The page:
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3. Extension Cords are Safe: Many homeowners know that different extension cords have different electrical ratings and capacities. Few actually heed the requirement that their extension cord be rated to match the appliance it’s plugged into. Extension cords running to computers, air conditioning units, and space heaters, and any major appliances must be able to handle the load. Otherwise the extension cord will heat up, causing the entire circuit to become unsafe and potentially able to create an electrical fire. Particularly, dangerous is the habit of running an extension cord under rugs, furniture, or anything else that will capture this heat, instead of allowing it to dissipate.

The Golden Rule

These myths are important to debunk for homeowners, but they don’t compare to this single piece of advice: Don’t, don’t, don’t do it yourself. Asked what the most common cause of faulty electrical wiring, Williams says without hesitation, “People trying to do it themselves, and people passing themselves off as licensed electricians.” Plumbers and handymen are the most common posers, but as a homeowner, you absolutely must check to make sure the person you hire has the necessary licensing. The cost to wire your home correctly is well worth the extra peace of mind.

The DIY culture is a natural extension of American know-how, pluck, and the shortage of qualified contractors in the home improvement industry. Many homeowners turn to the Internet for information about their projects. This won’t cut it for electrical work. In fact, many electricians refuse to dole out advice about projects online not to protect their profit margins, but to avoid getting sued by a homeowner who misinterpreted the information. When it comes to electrical work in your home, perhaps the best wisdom comes from Socrates. If you know nothing else for sure about your electrical wiring, know the fact of your own ignorance and hire a licensed electrician.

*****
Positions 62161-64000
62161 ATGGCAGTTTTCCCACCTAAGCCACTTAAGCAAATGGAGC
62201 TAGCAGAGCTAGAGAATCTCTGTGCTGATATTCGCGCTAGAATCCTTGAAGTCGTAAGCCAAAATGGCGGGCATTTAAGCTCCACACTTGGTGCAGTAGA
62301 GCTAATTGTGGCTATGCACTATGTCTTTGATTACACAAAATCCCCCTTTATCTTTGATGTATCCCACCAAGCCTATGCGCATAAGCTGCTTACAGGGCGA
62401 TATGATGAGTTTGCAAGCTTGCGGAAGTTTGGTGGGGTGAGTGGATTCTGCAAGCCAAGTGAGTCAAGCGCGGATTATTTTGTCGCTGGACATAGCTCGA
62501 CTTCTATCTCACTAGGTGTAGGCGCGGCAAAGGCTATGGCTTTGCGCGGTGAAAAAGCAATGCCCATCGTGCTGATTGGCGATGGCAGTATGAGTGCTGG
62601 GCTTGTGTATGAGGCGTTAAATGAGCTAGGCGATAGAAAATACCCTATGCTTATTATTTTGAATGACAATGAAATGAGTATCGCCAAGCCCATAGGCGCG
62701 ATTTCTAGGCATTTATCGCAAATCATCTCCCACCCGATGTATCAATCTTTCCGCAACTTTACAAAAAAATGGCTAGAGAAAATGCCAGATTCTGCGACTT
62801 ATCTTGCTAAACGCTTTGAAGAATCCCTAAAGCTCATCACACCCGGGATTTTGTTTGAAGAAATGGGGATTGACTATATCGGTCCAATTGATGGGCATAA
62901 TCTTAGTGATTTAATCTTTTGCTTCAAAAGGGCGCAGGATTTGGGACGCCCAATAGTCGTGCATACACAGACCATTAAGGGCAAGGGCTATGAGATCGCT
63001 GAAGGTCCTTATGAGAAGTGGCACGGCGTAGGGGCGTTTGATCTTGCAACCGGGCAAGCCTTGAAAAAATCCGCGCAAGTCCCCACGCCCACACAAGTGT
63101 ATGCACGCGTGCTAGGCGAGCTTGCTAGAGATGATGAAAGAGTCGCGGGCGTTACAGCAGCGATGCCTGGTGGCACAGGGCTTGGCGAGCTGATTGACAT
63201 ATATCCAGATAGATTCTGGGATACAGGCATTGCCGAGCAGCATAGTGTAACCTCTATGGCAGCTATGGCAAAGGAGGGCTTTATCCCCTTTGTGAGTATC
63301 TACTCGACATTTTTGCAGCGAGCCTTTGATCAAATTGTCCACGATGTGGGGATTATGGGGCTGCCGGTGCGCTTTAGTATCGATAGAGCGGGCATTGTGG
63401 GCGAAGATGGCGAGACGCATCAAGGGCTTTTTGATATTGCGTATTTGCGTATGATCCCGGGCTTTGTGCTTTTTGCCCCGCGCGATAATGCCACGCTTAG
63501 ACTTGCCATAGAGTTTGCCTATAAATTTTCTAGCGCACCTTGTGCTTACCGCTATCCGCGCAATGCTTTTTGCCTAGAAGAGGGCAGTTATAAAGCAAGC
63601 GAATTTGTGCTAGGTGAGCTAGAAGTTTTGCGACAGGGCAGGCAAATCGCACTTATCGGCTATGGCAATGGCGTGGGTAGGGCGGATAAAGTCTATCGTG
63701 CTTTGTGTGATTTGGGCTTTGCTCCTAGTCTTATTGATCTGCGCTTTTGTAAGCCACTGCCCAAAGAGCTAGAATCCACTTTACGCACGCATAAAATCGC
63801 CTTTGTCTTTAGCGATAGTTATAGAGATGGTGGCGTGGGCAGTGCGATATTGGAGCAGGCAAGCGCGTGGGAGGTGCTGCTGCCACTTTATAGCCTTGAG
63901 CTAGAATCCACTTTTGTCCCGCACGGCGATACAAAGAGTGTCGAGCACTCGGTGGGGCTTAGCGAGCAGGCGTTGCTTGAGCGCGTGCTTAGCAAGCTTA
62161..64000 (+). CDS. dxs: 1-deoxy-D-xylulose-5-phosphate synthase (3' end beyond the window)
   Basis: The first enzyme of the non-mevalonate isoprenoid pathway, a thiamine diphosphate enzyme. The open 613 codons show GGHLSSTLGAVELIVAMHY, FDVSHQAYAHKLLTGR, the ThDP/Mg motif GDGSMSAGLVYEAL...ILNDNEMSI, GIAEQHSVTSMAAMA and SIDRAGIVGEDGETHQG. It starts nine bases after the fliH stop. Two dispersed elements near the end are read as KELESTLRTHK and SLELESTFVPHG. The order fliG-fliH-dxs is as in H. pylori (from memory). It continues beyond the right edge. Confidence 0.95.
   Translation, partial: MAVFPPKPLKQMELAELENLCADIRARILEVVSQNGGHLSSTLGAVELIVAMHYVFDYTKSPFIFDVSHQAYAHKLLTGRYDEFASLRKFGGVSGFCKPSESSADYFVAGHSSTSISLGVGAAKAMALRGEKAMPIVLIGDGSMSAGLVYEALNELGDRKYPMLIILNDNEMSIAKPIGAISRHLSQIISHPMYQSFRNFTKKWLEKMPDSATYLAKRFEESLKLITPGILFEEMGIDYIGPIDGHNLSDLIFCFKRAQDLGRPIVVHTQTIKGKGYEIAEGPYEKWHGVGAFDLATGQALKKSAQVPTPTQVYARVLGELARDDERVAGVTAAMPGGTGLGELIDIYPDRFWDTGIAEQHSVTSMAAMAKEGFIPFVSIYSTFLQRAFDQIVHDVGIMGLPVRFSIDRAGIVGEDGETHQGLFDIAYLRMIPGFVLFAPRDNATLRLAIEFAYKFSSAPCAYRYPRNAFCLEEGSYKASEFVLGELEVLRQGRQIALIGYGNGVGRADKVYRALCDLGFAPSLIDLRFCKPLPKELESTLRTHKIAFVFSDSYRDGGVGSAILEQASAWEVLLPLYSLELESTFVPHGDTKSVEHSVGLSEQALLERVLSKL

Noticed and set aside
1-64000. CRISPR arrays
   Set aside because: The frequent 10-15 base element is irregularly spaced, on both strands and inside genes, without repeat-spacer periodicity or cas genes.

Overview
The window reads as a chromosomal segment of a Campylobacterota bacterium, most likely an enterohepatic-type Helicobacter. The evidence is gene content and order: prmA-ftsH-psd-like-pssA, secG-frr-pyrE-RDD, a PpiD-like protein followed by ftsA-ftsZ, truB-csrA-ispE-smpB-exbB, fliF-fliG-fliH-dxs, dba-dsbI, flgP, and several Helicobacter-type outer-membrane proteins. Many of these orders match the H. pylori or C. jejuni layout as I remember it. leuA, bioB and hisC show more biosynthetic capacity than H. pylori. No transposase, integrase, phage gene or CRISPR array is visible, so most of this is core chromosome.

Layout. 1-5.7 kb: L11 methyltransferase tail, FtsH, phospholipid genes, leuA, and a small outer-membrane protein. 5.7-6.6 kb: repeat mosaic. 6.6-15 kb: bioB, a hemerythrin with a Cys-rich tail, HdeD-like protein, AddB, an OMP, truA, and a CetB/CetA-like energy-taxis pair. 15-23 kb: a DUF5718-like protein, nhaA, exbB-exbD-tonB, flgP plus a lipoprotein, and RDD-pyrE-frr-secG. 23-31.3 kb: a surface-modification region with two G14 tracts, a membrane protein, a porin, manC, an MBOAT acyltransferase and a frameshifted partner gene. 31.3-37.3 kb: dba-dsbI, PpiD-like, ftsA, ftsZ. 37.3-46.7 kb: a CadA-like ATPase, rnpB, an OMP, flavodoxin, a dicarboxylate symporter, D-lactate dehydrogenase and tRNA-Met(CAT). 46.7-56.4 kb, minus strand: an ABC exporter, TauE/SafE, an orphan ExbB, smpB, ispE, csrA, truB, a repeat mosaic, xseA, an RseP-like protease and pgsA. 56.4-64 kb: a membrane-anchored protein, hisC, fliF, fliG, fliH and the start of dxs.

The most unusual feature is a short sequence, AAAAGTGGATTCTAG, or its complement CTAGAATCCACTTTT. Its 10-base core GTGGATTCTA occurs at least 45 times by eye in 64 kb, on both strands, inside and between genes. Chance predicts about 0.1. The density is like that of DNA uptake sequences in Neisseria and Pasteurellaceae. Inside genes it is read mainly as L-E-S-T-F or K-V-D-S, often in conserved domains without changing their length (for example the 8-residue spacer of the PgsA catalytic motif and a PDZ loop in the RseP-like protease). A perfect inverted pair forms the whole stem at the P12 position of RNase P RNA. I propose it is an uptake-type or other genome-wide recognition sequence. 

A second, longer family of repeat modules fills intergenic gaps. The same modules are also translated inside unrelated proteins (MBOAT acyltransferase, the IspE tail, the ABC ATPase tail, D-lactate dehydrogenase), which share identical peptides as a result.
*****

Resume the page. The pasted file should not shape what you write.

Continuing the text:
1. Luke Yancey, December 16:

    Thank you for clarifying that just because a circuit is overloaded, doesn’t mean that it will just blow a breaker, but possibly cause a fire to ignite! I have a space heater in my room that has been causing the breaker to cut my power a lot lately. I will make sure to not use it anymore!

  2. Michael, August 12:

    I just found out that my outlets in my apartment do not have ground wire connected to outlets but they are 3 prong outlets. Is this good or bad? Apartment is 10 years old.

  3. Aaron Ross, September 10:

    If there’s one way that I learned in this life, is to hire the right service for the work I need to do and keep my area safe. I hired a company and these guys worked great. They figured all my wirings from our basement were in all the wrong places, and they went on and work on it. You might as well get yours now. Just to be on the safe side.